Mayor Marion Barry, saying that creating jobs would be a top priority, officially was sworn in yesterday to his second term, along with newly elected City Council Chairman David A. Clarke and five other council members.

"Jobs and more jobs has to be a high priority," Barry said in an interview after the brief swearing-in ceremony in the council chambers at the District Building. "It's hard to have self-respect and hold a family together without a job . . . Any time anyone's out of work you've got to be concerned about it."

D.C. Superior Court Chief Judge H. Carl Moultrie I administered the oath to Barry, Clarke and the other council members at the ceremony that was a prelude to an elaborate series of inaugural events today.

The $150,000 inaugural festivities include a prayer breakfast at the Washington Hilton Hotel for more than 2,000 people, a parade that will wind past the District Building, a public re-enactment of the swearing-in ceremony, and a ball at the new Washington Convention Center.

Other council members who were sworn in yesterday were Frank Smith Jr. (D-Ward 1), a school board member elected to Clarke's old seat; and incumbents Polly Shackleton (D-Ward 3); William R. Spaulding (D-Ward 5); Betty Ann Kane (D-At-Large); and Hilda Mason (Statehood-at-Large).

Council member Nadine P. Winter (D-Ward 6), who also was elected in November to a new term, boycotted the District Building ceremony because, she said, she was told she would not be allowed to invite many of her relatives, friends and constituents. She said she held her own event at the Union Temple Baptist Church, 14th and U streets SE and was sworn in by D.C. Superior Court judge Annice Wagner.

Winter said the church is located in precinct 114, one of two that she lost by less than 100 votes in the Sept. 14 Democratic primary. Local merchants donated flowers and food for her ceremony, Winter said.

At the District Building, harpist Victoria Payton entertained about 150 friends, family members, and aides of the mayor and council members gathered for the swearing-in ceremony, which by law had to be held on Jan. 2.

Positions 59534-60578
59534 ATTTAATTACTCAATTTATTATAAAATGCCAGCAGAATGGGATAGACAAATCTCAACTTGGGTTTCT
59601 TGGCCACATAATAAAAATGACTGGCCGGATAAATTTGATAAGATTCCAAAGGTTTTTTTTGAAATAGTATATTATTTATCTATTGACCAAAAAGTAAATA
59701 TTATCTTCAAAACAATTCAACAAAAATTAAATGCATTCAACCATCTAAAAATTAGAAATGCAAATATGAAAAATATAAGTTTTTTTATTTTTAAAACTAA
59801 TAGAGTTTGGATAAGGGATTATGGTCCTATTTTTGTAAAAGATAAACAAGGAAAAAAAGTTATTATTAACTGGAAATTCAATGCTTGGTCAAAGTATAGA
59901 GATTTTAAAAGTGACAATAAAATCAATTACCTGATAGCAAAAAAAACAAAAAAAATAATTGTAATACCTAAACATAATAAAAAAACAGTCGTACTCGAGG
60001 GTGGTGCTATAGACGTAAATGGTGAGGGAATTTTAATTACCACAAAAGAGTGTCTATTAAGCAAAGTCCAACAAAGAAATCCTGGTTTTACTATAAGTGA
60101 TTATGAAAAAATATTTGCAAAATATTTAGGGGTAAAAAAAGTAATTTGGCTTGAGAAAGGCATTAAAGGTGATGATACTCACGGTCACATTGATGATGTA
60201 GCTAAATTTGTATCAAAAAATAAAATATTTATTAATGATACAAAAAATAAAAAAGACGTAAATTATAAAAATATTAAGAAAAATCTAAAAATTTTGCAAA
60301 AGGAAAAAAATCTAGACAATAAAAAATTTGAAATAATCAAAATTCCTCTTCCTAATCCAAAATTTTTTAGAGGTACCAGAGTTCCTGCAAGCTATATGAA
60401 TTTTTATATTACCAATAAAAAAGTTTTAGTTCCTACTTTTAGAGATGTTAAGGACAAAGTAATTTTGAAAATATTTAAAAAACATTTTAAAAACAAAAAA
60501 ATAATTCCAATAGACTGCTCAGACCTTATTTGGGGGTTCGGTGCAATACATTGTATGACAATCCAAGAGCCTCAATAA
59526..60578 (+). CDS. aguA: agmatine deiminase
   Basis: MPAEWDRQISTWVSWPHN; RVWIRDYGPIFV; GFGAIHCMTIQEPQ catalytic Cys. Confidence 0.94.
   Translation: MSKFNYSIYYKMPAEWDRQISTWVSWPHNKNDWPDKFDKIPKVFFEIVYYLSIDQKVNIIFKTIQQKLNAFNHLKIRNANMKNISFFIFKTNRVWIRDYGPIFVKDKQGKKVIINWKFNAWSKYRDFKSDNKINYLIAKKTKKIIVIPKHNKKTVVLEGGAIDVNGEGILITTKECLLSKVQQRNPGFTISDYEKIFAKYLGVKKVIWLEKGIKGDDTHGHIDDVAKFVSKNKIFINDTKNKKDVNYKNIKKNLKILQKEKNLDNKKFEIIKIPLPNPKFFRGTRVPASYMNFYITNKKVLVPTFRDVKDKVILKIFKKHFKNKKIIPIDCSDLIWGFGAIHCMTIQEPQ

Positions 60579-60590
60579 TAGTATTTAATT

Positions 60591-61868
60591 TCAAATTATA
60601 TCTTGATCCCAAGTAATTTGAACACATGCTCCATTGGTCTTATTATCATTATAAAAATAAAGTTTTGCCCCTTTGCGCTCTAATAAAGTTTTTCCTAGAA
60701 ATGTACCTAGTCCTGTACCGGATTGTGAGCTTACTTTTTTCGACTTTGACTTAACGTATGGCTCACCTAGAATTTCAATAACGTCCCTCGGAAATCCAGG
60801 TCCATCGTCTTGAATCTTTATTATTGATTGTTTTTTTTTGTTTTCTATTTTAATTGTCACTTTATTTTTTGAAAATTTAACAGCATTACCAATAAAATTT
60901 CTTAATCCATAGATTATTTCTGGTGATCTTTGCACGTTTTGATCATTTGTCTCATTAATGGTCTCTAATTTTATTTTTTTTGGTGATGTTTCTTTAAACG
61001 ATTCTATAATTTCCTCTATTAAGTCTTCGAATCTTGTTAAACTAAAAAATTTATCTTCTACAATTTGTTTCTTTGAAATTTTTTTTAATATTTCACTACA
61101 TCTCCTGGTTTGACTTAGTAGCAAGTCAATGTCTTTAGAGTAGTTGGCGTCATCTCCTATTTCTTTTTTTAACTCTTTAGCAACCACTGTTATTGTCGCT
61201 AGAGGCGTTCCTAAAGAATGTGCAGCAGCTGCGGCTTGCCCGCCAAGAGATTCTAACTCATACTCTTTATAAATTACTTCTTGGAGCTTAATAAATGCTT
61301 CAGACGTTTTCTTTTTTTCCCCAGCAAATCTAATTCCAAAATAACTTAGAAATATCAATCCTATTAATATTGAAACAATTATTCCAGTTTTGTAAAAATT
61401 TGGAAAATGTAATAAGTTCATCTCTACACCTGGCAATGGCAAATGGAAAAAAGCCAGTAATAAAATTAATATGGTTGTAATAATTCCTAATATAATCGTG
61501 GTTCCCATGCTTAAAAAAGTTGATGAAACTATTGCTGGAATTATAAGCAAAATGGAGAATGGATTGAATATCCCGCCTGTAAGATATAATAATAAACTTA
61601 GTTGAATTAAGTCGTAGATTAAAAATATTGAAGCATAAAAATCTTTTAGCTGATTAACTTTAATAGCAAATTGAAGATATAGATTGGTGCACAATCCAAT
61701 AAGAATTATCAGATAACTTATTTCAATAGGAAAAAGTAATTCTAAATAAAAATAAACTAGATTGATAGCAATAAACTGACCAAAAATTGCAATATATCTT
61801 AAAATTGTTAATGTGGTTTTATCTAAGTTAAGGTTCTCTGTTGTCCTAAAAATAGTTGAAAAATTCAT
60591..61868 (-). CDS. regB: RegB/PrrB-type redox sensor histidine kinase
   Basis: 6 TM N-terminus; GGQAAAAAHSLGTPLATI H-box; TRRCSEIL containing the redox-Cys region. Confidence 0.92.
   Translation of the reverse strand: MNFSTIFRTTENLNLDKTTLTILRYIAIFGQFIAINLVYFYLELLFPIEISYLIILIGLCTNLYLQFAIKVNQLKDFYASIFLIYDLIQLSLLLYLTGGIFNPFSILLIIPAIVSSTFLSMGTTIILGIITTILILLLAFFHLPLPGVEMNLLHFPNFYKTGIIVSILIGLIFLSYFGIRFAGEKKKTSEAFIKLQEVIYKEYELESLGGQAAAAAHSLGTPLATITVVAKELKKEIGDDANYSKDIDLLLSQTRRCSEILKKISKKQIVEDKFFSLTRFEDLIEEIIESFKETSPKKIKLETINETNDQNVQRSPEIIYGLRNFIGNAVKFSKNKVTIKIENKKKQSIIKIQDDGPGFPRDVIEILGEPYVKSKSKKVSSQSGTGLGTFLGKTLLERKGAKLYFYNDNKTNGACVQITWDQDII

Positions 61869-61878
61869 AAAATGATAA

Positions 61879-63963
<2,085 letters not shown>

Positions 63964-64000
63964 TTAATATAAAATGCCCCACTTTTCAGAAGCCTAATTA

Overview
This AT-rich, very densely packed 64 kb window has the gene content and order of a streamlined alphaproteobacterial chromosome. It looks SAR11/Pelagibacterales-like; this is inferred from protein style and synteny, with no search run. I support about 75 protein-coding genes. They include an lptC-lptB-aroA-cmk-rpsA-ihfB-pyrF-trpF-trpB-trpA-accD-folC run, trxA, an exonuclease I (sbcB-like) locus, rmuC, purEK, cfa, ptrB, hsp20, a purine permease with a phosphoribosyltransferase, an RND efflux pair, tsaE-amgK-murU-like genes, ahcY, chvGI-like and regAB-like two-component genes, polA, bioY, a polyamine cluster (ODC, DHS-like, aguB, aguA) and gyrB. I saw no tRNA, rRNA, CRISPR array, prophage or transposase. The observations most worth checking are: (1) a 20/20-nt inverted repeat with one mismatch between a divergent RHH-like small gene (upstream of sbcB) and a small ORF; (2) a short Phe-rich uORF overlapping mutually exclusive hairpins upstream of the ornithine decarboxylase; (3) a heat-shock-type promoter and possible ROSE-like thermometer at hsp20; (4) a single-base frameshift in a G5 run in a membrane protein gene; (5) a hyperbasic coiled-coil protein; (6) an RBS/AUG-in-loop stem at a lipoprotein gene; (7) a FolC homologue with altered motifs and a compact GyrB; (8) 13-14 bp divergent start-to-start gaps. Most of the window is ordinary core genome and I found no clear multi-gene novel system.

Barry, looking very much at ease as he smiled and joked with members of the audience, was accompanied by his wife, Effi, and their son, Christopher. The mayor didn't bring a Bible with him for the ceremony and ended up borrowing one from Kane, a challenger to Barry during part of the 1982 mayoral campaign.

Clarke, standing with his wife, Carol, declined to place his hand on a Bible in taking the oath of office and chose to use the word "affirm" instead of "swear." Clarke said later that he doesn't believe in mixing religious oaths with civil ceremonies.

Clarke said the council would have to develop unity among its members and work closely with Barry to tackle such pressing problems as unemployment, the shortage of decent housing, and crime.

"We're going to try to get into a debating framework rather than a divisive framework," Clarke said.

Arrington L. Dixon, defeated by Clarke for the council chairmanship, attended the ceremony and later hugged several of his friends and supporters. It was a bittersweet moment for Dixon, who launched his unsuccessful reelection campaign in the chambers and was introduced yesterday for the first time as "former chairman Arrington Dixon."

Officials and guests later mingled in the hallway outside the chambers, sipping champagne and munching on small sandwiches, vegetables and brownies.

Although the officials held off speeches until the inaugural events today, Barry repeatedly mentioned the importance of bolstering his jobs and economic development efforts.

Max N. Berry, chairman of the Pennsylvania Avenue Development Corporation (PADC) and one of the mayor's fund-raisers, said after the ceremony yesterday that "talk is cheap" and the mayor intends to move quickly to revitalize deteriorated commercial and industrial areas of the city.

"The mayor and the council are doing their homework and now they've got to turn that into law to provide incentives to businesses to stay in the city and to expand," Berry said.

Berry said he has urged the administration to create separate neighborhood development corporations, similar to the PADC, to revive areas such as parts of Anacostia and the New York Avenue corridor.

Today's inaugural events begin with the 7:30 a.m. prayer breakfast at the Washington Hilton. Nervous inaugural officials invited all 13 members of the council to spend Sunday night at the Hilton so the breakfast would begin on time. At least three members--Kane, Shackleton and John Ray (D-At-Large)--declined the invitation to use the $57-a-night rooms paid for by the inaugural committee.

The inaugural parade is scheduled to step off at 10:15 a.m. from a staging area at 7th Street and Constitution Avenue NW. The parade will travel on Constitution to 14th Street and pass in front of a reviewing stand at the District Building and then move north on 13th Street to the Convention Center.

The public swearing-in is scheduled to begin at 12:30 p.m. inside the Convention Center. The council is to hold its first formal meeting at 2:30 p.m. at the District Building, followed by small receptions in the council members' offices. The inaugural ball is scheduled from 9 p.m. until 1 a.m. at the Convention Center.

Officials said yesterday that all available passes for the swearing-in ceremony had been distributed but that tickets still were available for the prayer breakfast, at $15 each, and for the ball, at $35 each. Tickets can be purchased at the Adams Room of the Washington Hilton, officials said.